Is mountain biking good cross-training for road biking?
May 2, 2006 10:16 AM   Subscribe

Is mountain biking good cross-training for road biking?

I'm wondering if trading in some of my road rides for mountain rides will actually help my road riding. Now that some of the (Utah) mountains are thawing out, I'm trading some road rides in for mountain rides. It seems that all of the road riding have helped my performance on the trails, especially during the long climbs - Other than the overall fitness increase, can I expect to notice any benefit in my road biking through riding mountains?

If it helps, my mountain rides always begin with 1 - 1/2 hour climbs.
posted by neilkod to Sports, Hobbies, & Recreation (7 answers total)
I would say the road biking influences mountain biking more than vice versa (which you've noticed with your fitness on long climbs). However, if mountain biking does affect your road cycling it would most likely affect your abilities to cross obstacles on the road, reaction times, and dealing comfort on fast downhills (since you've gotten used to dealing with rocks and roots on the mountain bike kicking up your downhill road speed will be no problem).
posted by rlef98 at 10:19 AM on May 2, 2006

i think the generally accepted areas in which it might help road biking are bike handling skills and hill climbing (depending upon how you train on the mountain bike) and these seem about right from my personal experience. The other big advantage is variety. You don't want to get too bored and stop training.
posted by caddis at 10:27 AM on May 2, 2006

What kind of road training are you doing? For instance, the short, steep and intense climbs found in mountain biking can mimic sprints and intervals on the road, cardio-wise. So if you're not doing these things, mountain biking would be a big help with fitness. I bet you've got this covered, tho.

A few facts, along with experience, lead me to believe that cyclists can get a good workout faster on a mountain bike than on a road bike: mountain bikes are heavier, they travel on a rougher surface, and because of suspension, are less efficient. You know this, probably. I need to ride about 50 miles on the road to feel as tired as I do after riding 20 off road. So time might be an advantage.

To piggyback on what caddis said, another advantage of variety is that it puts your body in different positions, which I'm sure it appreciates.

Oh, and doing things like clearing logs and negotiating rocks employs way more of the upper body than road riding does, for what that's worth.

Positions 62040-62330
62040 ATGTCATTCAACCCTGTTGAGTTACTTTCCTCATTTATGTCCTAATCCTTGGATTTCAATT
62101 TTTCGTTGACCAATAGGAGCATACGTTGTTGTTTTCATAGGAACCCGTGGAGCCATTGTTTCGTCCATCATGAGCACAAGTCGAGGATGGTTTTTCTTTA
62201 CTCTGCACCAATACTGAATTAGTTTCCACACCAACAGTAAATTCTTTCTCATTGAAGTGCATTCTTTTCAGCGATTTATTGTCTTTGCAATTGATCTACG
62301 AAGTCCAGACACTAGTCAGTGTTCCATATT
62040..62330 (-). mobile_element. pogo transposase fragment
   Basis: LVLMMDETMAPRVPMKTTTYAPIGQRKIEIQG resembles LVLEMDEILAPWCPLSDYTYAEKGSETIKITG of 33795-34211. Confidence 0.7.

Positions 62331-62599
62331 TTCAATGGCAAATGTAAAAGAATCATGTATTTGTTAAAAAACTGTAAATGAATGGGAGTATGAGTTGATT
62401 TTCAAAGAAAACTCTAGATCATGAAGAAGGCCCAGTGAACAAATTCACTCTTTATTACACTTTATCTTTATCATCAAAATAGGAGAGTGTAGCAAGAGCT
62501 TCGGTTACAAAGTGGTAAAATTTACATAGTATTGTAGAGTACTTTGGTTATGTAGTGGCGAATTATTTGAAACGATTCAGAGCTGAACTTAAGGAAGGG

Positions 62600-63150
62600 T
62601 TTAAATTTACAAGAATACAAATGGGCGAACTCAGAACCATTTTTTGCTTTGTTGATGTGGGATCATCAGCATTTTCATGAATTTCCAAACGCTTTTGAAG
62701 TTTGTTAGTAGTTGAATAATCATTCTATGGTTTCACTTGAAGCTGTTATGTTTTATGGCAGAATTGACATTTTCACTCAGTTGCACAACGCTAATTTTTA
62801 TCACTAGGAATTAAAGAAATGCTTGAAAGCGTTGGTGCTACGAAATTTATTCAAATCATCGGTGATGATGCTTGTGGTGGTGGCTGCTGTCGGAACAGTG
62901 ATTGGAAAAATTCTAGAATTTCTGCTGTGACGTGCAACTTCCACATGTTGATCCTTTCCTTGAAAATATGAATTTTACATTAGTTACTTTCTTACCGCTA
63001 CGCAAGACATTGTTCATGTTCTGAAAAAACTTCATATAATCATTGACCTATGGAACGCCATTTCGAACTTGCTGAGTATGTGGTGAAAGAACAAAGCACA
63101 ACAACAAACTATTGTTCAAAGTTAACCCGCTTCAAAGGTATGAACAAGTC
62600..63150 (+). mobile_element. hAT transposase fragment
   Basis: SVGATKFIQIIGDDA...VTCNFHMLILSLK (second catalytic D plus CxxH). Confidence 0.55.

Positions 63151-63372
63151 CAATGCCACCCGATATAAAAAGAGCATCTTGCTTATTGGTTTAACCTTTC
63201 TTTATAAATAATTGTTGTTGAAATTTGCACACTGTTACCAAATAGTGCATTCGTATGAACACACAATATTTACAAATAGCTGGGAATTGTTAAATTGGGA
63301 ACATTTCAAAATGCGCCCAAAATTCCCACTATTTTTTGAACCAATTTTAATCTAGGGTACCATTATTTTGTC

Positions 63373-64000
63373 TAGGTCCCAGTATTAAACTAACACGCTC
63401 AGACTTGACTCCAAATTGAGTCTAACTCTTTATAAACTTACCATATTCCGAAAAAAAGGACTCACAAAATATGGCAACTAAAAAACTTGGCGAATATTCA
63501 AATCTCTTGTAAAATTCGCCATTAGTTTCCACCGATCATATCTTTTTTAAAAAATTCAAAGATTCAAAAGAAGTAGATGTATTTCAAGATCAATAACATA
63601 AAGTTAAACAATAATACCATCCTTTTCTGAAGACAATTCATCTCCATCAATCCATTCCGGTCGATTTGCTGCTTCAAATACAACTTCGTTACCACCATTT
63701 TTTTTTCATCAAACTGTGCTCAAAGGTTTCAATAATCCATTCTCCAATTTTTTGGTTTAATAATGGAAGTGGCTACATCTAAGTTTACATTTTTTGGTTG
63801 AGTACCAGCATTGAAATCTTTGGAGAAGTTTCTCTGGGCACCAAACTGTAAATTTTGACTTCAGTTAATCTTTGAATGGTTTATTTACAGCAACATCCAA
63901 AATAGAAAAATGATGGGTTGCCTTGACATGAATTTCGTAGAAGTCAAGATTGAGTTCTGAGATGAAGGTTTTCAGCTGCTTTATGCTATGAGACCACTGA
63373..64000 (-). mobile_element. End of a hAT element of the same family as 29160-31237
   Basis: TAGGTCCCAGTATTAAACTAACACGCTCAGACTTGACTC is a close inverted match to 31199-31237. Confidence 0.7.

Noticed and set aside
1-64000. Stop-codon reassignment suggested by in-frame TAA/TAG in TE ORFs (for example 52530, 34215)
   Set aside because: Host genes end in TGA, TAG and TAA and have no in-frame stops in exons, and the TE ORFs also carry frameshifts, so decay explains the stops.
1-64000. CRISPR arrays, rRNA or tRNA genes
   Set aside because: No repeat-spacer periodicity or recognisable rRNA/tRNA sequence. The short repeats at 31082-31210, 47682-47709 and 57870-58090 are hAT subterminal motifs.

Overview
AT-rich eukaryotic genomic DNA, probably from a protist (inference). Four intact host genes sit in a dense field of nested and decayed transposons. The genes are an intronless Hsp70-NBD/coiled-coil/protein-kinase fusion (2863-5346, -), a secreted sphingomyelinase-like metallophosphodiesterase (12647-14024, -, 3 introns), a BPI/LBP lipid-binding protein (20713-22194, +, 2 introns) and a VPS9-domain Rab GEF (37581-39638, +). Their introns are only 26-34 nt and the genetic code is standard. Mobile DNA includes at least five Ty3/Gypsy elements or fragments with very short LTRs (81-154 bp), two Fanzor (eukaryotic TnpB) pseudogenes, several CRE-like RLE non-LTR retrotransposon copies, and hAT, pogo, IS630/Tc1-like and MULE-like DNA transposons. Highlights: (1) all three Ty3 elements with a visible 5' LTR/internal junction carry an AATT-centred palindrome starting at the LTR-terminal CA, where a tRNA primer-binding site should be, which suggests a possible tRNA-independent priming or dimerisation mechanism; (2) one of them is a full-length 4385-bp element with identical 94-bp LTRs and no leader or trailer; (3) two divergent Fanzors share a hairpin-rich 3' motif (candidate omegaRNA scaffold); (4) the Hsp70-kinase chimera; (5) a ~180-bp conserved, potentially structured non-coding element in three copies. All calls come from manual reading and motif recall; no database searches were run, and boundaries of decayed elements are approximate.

posted by ArcAm at 10:59 AM on May 2, 2006

I used to be a mountain biker, but switched completely to road when I discovered I was much better on the roads than off. If we're talking pure fitness here, I don't think you can get the same quality of workout on a mountain bike as you can on a road bike. So I wouldn't trade the roads for the trails too often, but, on the other hand, it's still a workout, and it won't hurt your road riding.

I agree with caddis that anything that helps you avoid boredome and burnout is a good thing. That's probably the main benefit.

on preview: I agree with ArcAm that mountain biking will work different muscle groups, etc., but the problem with that logic is, of course, if you're training to race on the roads, these are muscles and positions that don't need to be trained. Bottom line is, do it to cross train, but, if you want to race on the roads, focus your training there.
posted by dseaton at 11:06 AM on May 2, 2006

I agree with most of what's been said so far. Moreover, the term cross-training usually refers to taking up a sport in which the main muscles groups excercised are different from those excercised by your primary sport.

The aim isn't really to improve performance, but rather to avoid muscle imbalance that can result in chronic injury. E.g. for cyclists, running and swimming are ideal cross-training sports. Running utilizes the opposite muscle groups in the legs that cycling does, and swimming works your upper body and core. Hence the popularity of triathlon.
posted by randomstriker at 12:27 PM on May 2, 2006

Go underbiking. Ride skinny tires off-road. Take a MTB on group road rides. Have fun.
posted by fixedgear at 2:02 PM on May 2, 2006

Ride skinny tires off-road.

There's a reason road bikers yell out "gravel!" and mountain bikers yell out "tree stump!" Unless you like eating dirt/trees/bushes/other unpleasant things, I think I'd save the thin tires for at least semi-paved/smoother roads.
posted by devilsbrigade at 3:41 PM on May 2, 2006

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